Four major types of DNA variability that cause polymorphism or mutations include 1) single nucleotide polymorphism (SNP), which is a substitution, insertion, or deletion of a single nucleotide; 2) insertion or deletion (indel) of more than one nucleotide ranging from a few to several hundred nucleotides; 3) variation in the number of tandem repeats; and 4) gene duplication. Among these, SNPs are most common allelic variations accounting for genetic polymorphism.9-11 Genetic polymorphism in drug-metabolizing enzymes, drug transporters, and drug targets have all been shown to contribute to variation in drug response.1,2 Significant advancements have been achieved in understanding the polymorphic variation in drug-metabolizing enzymes, such as hepatic cytochrome P450 (CYP) enzymes and phase two drug-metabolizing enzymes like UGT1A1 and TPMT, and the impact on the efficacy and safety of drugs metabolized by these enzymes.
CYP450 Polymorphism Genotypes and Phenotypes
CYP450 enzymes play a major role in drug metabolism. The Human Genome Project has identified 57 human CYPs; however, 90% of drugs are metabolized by six of those enzymes, CYP1A2, CYP2C9, CYP2C19, CYP2D6, CYP3A4, and CYP3A5.12 Over 2,000 allelic variations have been observed in these CYP enzymes, most of which occur due to SNPs.13 Genetic polymorphism in CYP enzymes typically contributes to a decrease or loss of CYP enzyme activity.12-16 Although the field of pharmacogenetics uses many different nomenclatures to report polymorphism, star allele nomenclature is used for CYP polymorphism. Wild-type allele with normal enzymatic activity is the most frequently occurring allele in the population and is always assigned as *1 allele (e.g., CYP2C9*1 or CYP2C19*1).12-16 Other alleles with or without altered enzymatic activity are assigned different star numbers, typically in the order of discovery.12-16
A decrease in any given CYP enzyme activity impacts the hepatic clearance of drugs that are metabolized by that CYP enzyme, thus affecting the plasma concentration and elimination half-life of those drugs. Patients carrying homozygous (two identical copies) wild-type CYP alleles with normal enzyme activity have the normal-metabolizers (also known as extensive) phenotype. However, patients who have heterozygous genotypes with one copy of the wild-type allele and one copy of a reduced-function or loss-of-function allele or who have homozygous with two copies of reduced-function allele would be classified as the intermediate-metabolizers phenotype. Those who are homozygous with two copies of loss-of-function alleles or heterozygous with one copy of loss-of-function alleles and one copy of reduced-function allele would be classified as poor-metabolizers phenotype.
In patients who are CYP intermediate or poor metabolizers, a drug metabolized by that CYP enzyme will not be metabolized as quickly as normal metabolizers.12,15 Thus, the effective drug concentration will remain high, and the risk of an adverse effect will be greater for intermediate or poor metabolizers (FIGURE 1). Any prodrug that is converted to its active metabolite by a CYP enzyme may not be converted to effective therapeutic concentrations by intermediate or poor metabolizers, and there will be a risk of therapeutic failure. One such example is clopidogrel that is converted to its active metabolite by CYP2C19. Patients carrying loss-of-function CYP2C19 alleles are at increased risk of thrombotic events despite taking the label-recommended dose.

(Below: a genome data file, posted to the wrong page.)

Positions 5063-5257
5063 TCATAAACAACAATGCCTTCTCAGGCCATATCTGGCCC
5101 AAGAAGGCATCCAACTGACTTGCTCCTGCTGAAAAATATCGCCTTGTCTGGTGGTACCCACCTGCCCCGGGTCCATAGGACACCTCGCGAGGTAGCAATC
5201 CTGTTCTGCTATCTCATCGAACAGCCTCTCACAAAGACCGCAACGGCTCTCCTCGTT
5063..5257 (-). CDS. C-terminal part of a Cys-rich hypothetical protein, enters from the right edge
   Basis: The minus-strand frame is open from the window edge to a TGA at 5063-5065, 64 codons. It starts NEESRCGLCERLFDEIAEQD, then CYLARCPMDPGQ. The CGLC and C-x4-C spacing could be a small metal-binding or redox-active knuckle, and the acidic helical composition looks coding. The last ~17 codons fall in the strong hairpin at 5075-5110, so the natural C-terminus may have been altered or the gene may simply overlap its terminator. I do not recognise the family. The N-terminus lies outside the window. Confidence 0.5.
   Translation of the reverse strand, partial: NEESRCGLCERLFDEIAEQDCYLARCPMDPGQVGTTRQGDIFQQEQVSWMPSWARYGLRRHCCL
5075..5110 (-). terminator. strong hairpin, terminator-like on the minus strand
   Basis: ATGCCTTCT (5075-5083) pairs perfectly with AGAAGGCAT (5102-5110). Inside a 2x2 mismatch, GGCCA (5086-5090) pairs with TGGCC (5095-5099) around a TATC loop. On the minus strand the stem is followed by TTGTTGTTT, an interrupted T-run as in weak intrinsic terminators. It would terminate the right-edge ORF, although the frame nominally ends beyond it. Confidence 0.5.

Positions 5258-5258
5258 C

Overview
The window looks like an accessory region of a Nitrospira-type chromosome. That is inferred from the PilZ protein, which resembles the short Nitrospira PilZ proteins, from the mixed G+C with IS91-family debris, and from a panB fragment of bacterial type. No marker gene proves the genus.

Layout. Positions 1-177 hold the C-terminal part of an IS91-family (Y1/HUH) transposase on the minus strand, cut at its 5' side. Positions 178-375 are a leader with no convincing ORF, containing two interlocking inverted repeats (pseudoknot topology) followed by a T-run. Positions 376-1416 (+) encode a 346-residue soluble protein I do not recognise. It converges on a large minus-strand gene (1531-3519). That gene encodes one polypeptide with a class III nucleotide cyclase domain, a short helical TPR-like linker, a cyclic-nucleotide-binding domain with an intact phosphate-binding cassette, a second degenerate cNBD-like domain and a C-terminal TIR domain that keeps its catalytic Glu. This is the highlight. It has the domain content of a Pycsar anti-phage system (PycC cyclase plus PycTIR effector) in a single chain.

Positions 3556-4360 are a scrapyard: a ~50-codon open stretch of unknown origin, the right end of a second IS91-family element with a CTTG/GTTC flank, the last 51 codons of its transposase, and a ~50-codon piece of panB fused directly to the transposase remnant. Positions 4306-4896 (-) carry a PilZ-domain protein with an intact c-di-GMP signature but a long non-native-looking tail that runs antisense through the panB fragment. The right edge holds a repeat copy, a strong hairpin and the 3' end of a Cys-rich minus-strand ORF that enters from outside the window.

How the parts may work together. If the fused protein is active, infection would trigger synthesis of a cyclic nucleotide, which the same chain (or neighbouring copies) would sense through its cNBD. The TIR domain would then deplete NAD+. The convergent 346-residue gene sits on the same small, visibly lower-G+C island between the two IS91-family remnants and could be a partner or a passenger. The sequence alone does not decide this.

Rarely, allelic variation in CYP can cause an increase in function (e.g., CYP2C19*17 allele). Patients with heterozygous or homozygous genotypes for increased-function CYP alleles have rapid- and ultrarapid-metabolizer phenotypes and will metabolize the drug faster. In these cases, the effective plasma therapeutic concentration may not be achieved, resulting in a risk of treatment failure for the rapid and ultrarapid metabolizers.
Nonsteroidal Anti-Inflammatory Drugs
Nonsteroidal anti-inflammatory drugs (NSAIDs) act by inhibiting cyclooxygenase (COX), the enzyme responsible for the formation of proinflammatory autacoids called prostaglandins by catalyzing arachidonic acid.16 Nonselective NSAIDs inhibit both COX-1 and COX-2, whereas selective NSAIDs are exclusively COX-2 inhibitors.17 NSAIDs are commonly used as antipyretic, analgesic, and anti-inflammatory agents worldwide. NSAIDs are the first-line agents for mild-to-moderate musculoskeletal pain and inflammation for short-term use, as well as chronic noncancer nociceptor pain in conditions such as rheumatoid arthritis for long-term use. There are currently more than 20 oral NSAIDs available in the United States; ibuprofen, meloxicam, and celecoxib are among the top 200 most commonly prescribed.
At equipotent doses, the responses to NSAIDs and their associated risk of adverse effects show interpatient variability owing to pharmacodynamic and pharmacokinetic factors, including pharmacogenetics. Although NSAIDs offer many advantages over opioids and steroids, such as the absence of addictive potential and lower incidence of adverse effects, serious side effects can still be attributed to them, especially when significant drug-drug interactions or relevant comorbidities are present.18-20